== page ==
Certainly Basile was constantly looking for ways to improve his own life, and was frequently disappointed. In her introduction, Canepa argues convincingly for the presence of autobiographical elements in the tales. “Hapless is he who is condemned to live in that hell that goes by the name of court,” we hear in one story, “where flattery is sold by the basket…deceit and betrayal weighed by the bushel!”

Between each of the five days of ten stories, Basile inserts an eclogue in which two courtiers discuss such things as a crucible that can reveal the dark reality behind the bright appearance, or a dye used to mask the deeper motivations of the apparently virtuous, or a “hook” that becomes a metaphor for all the grasping ways people seek wealth at others’ expense. Effortlessly cataloging depravities of all kinds, the eclogues are less attractive than the tales, but give us a better sense of Basile’s position in relation to them. Fortunately, he himself was rescued from a languishing court career by his sister, Adriana, just as so many of his fairy-tale heroes are saved by their siblings. Having achieved fame for herself as a singer, she drew attention to her brother, first in Naples and again at the renowned Gonzaga court in Mantua, and it was she who published The Tale of Tales after her brother’s death. Even at court, family was all.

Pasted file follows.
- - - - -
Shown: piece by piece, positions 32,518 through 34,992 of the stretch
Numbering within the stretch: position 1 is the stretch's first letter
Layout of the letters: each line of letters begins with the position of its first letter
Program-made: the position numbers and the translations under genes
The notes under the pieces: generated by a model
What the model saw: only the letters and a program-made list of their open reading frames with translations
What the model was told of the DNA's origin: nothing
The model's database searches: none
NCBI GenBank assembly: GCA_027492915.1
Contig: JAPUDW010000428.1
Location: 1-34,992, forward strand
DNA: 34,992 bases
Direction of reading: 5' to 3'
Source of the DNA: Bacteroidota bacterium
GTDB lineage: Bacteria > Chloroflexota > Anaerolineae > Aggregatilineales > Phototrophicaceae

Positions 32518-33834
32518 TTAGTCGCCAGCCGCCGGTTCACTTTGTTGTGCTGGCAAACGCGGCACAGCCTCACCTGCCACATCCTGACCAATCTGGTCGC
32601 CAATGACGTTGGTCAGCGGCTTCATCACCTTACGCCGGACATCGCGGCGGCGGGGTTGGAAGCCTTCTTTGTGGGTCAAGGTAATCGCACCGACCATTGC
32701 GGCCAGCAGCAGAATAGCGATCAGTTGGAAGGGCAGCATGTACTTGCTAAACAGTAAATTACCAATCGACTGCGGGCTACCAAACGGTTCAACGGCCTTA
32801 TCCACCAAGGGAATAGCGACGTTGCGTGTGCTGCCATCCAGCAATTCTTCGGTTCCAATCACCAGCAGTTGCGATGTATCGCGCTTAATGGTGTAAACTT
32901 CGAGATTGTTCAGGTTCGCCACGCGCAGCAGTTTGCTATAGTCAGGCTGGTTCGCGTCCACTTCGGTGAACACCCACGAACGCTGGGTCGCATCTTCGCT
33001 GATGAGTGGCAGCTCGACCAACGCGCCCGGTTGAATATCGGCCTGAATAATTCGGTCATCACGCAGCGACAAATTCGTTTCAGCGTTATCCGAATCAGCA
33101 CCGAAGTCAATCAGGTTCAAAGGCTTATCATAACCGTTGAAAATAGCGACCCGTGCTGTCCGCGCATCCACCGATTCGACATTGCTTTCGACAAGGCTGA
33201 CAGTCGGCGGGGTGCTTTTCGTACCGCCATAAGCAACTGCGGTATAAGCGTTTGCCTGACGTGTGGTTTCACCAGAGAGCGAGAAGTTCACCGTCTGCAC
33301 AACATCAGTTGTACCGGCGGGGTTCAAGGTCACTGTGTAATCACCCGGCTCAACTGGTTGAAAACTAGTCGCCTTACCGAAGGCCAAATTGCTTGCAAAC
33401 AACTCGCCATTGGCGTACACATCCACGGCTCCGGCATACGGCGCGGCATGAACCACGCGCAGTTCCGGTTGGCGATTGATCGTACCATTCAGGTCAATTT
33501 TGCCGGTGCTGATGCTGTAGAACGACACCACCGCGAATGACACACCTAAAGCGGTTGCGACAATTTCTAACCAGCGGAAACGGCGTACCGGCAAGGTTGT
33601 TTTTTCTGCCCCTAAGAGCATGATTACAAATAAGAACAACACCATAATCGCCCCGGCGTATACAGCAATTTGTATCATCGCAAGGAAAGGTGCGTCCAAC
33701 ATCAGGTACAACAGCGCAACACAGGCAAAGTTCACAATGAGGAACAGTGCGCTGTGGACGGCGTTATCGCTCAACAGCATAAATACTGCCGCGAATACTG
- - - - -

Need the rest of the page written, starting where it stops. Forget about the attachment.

Since Basile’s stories spring from an oral tradition, it’s appropriate that Canepa’s translation is available as an audiobook. To establish the contrast between court and commonality, a plummy, male BBC voice reads the introductions to each day while ten women with strong American accents of various kinds perform Basile’s gutsy storytellers. Crude as this may seem, it works. After some initial disorientation, the vitality of Basile’s writing takes over, and however much might be lost in translation, the meshing of the folk content and baroque verbosity plays out wonderfully. As when experiencing any masterpiece from the past, the listener is bound to reflect that there is no progress in the arts, only milestones of excellence pointing up deserts of bad behavior. Basile’s fellow Neapolitan and writer Domenico Rea remarked of these stories in 1984, “There is no pleasure and no brutality that is not contemplated there.”